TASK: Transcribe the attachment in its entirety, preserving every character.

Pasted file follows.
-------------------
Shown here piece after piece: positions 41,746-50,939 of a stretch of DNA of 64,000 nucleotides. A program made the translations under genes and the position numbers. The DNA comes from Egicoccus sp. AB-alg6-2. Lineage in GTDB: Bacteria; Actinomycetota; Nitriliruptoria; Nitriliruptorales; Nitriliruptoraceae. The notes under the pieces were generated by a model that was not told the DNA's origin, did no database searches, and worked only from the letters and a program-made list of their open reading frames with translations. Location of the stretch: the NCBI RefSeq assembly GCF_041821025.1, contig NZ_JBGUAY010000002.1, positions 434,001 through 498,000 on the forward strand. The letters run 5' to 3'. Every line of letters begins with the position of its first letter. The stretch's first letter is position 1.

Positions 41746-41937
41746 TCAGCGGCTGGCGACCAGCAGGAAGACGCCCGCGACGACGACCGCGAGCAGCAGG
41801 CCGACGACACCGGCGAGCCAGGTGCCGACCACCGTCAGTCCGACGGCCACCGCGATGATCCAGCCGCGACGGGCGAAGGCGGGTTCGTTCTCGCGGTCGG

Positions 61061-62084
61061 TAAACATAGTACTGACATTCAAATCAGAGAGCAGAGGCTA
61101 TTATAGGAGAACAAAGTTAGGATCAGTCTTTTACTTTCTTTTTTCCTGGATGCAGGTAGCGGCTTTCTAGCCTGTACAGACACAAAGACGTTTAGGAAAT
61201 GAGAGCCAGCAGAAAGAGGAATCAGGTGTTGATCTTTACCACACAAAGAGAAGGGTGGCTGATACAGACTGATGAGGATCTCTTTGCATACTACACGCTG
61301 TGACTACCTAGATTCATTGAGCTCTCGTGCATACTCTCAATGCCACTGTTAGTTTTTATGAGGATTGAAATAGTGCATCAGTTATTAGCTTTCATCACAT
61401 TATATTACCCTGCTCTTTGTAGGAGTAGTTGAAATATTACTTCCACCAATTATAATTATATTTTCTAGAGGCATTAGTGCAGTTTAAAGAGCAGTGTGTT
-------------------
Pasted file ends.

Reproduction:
Shown here piece after piece: positions 41,746-50,939 of a stretch of DNA of 64,000 nucleotides. A program made the translations under genes and the position numbers. The DNA comes from Egicoccus sp. AB-alg6-2. Lineage in GTDB: Bacteria; Actinomycetota; Nitriliruptoria; Nitriliruptorales; Nitriliruptoraceae. The notes under the pieces were generated by a model that was not told the DNA's origin, did no database searches, and worked only from the letters and a program-made list of their open reading frames with translations. Location of the stretch: the NCBI RefSeq assembly GCF_041821025.1, contig NZ_JBGUAY010000002.1, positions 434,001 through 498,000 on the forward strand. The letters run 5' to 3'. Every line of letters begins with the position of its first letter. The stretch's first letter is position 1.

Positions 41746-41937
41746 TCAGCGGCTGGCGACCAGCAGGAAGACGCCCGCGACGACGACCGCGAGCAGCAGG
41801 CCGACGACACCGGCGAGCCAGGTGCCGACCACCGTCAGTCCGACGGCCACCGCGATGATCCAGCCGCGACGGGCGAAGGCGGGTTCGTTCTCGCGGTCGG

Positions 61061-62084
61061 TAAACATAGTACTGACATTCAAATCAGAGAGCAGAGGCTA
61101 TTATAGGAGAACAAAGTTAGGATCAGTCTTTTACTTTCTTTTTTCCTGGATGCAGGTAGCGGCTTTCTAGCCTGTACAGACACAAAGACGTTTAGGAAAT
61201 GAGAGCCAGCAGAAAGAGGAATCAGGTGTTGATCTTTACCACACAAAGAGAAGGGTGGCTGATACAGACTGATGAGGATCTCTTTGCATACTACACGCTG
61301 TGACTACCTAGATTCATTGAGCTCTCGTGCATACTCTCAATGCCACTGTTAGTTTTTATGAGGATTGAAATAGTGCATCAGTTATTAGCTTTCATCACAT
61401 TATATTACCCTGCTCTTTGTAGGAGTAGTTGAAATATTACTTCCACCAATTATAATTATATTTTCTAGAGGCATTAGTGCAGTTTAAAGAGCAGTGTGTT